4. Takayama Autumn Festival (Gifu)
Moving on from the nationwide festivals, we have the Takayama Autumn Festival that takes place in Gifu Prefecture. Every year, more than 100,000 guests from all around the country travel to Takayama City to witness this famous festival that has been happening annually for over 350 years!
Taking place in early October, this festival’s main highlight is the festival floats parading down the streets on display. Each float has its own theme based on the traditions of Japanese culture. You wouldn’t believe your eyes — every single one of them is intricately detailed and preserved so well, you wonder how they’ve been around for so long.
While the main event is the parade, the days leading up to that are not dull in the slightest. There are food and drink stalls set up along the parade route, as well as artisan vendors. So not only will you have the best entertainment, but also local street food to fill your stomach.
If you’re not going to be in Japan during the autumn season, Takayama Spring Festival is another time that you can catch this amazing festival in the middle of April.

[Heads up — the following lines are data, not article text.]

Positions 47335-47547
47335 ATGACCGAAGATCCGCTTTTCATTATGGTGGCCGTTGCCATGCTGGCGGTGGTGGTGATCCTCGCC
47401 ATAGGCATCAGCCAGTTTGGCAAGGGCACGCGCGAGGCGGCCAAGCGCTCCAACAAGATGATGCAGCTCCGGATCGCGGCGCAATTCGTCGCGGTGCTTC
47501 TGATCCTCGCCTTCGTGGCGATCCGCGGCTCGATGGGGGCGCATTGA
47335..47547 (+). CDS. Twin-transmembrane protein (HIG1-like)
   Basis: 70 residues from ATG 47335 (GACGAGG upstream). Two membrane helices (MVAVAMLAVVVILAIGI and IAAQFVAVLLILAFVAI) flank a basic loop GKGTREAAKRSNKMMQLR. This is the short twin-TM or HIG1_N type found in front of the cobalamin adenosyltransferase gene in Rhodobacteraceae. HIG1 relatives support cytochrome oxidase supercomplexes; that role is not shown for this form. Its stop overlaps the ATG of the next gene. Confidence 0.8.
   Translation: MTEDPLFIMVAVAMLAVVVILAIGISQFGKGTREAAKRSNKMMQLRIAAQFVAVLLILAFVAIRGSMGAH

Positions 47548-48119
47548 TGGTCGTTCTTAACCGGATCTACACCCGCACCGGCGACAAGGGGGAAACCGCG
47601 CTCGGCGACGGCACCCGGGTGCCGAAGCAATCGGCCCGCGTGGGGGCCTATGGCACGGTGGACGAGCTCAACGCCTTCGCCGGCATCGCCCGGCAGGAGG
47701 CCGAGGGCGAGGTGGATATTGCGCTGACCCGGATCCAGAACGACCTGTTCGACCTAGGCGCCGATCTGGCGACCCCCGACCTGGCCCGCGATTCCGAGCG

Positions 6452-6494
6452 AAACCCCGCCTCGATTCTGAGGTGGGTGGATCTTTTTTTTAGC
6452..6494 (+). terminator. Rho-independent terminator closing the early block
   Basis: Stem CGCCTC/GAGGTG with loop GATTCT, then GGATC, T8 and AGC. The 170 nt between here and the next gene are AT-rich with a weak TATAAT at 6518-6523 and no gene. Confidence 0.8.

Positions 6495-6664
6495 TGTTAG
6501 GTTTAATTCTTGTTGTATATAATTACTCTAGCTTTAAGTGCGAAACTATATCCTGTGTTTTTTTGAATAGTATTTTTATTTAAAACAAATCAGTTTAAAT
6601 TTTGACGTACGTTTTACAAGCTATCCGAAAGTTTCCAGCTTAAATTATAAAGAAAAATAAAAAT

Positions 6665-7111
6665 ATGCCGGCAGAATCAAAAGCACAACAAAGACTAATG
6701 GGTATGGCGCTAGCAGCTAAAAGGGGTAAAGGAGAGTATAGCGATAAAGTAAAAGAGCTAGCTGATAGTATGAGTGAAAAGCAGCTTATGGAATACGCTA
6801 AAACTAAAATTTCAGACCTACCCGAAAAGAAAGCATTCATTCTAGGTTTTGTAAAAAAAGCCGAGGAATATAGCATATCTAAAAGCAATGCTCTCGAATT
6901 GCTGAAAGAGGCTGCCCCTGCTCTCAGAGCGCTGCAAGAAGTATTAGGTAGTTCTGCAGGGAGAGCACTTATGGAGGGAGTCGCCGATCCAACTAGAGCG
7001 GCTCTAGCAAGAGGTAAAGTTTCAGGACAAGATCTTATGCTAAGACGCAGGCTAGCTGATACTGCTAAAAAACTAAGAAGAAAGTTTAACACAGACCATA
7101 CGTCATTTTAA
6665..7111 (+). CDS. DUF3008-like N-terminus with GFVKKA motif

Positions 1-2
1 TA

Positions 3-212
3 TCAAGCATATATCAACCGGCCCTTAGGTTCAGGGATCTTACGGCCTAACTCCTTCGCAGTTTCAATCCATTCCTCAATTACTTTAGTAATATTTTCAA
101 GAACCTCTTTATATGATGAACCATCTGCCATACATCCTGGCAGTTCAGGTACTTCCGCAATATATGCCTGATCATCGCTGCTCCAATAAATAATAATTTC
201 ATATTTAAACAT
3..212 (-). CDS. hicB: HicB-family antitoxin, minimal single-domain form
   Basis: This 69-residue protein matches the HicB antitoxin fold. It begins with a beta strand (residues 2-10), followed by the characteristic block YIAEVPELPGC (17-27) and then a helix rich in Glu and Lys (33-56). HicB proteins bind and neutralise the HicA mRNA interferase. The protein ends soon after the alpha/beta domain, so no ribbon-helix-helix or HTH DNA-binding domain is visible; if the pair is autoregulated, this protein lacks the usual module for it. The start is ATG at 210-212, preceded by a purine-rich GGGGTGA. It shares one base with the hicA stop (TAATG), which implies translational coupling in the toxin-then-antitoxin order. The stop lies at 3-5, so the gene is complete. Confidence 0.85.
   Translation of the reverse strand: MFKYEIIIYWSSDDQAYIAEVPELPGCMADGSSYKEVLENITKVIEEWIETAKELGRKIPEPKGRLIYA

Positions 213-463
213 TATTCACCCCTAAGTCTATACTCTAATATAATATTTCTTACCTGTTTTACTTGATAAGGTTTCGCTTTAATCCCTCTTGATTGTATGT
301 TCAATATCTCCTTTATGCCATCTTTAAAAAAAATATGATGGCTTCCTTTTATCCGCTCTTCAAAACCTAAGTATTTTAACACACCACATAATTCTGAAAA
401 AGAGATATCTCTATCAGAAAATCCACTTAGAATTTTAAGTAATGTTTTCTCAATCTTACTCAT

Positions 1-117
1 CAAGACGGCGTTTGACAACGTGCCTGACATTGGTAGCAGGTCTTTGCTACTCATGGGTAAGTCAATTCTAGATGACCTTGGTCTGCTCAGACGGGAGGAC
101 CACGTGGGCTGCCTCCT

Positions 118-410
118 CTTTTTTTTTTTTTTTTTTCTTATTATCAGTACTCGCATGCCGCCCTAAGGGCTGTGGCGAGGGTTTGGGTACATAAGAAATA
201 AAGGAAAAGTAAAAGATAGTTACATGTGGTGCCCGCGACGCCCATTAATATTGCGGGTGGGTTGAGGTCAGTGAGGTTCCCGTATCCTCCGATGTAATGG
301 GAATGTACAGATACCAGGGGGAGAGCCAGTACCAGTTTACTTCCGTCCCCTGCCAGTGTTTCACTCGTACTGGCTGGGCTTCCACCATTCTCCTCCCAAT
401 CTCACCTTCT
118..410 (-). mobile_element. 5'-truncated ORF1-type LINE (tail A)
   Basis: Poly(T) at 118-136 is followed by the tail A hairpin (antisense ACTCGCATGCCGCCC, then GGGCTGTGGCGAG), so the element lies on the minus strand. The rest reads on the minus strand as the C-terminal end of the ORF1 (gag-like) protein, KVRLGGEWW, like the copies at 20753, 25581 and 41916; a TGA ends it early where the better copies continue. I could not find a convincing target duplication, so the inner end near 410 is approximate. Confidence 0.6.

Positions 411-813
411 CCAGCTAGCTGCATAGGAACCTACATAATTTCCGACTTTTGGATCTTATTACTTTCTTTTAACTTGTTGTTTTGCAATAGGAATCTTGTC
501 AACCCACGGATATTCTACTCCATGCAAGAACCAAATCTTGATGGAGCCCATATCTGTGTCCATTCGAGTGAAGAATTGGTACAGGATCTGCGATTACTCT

5. Kurama Fire Festival (Kyoto)
Do I need to introduce the main object for this festival? I bet you can already guess what it’s generally about from the title. Kurama Fire Festival is all about fire — big surprise! This entertaining festival takes place in the mountains of Kurama, not too far from the ancient capital city of Kyoto, at the end of October.
The festival begins after sunset — hundreds of participants get dressed in costumes and carry torches down the streets. They walk in unison towards the Yuki-jinja Shrine, and this journey alone is a breathtaking sight.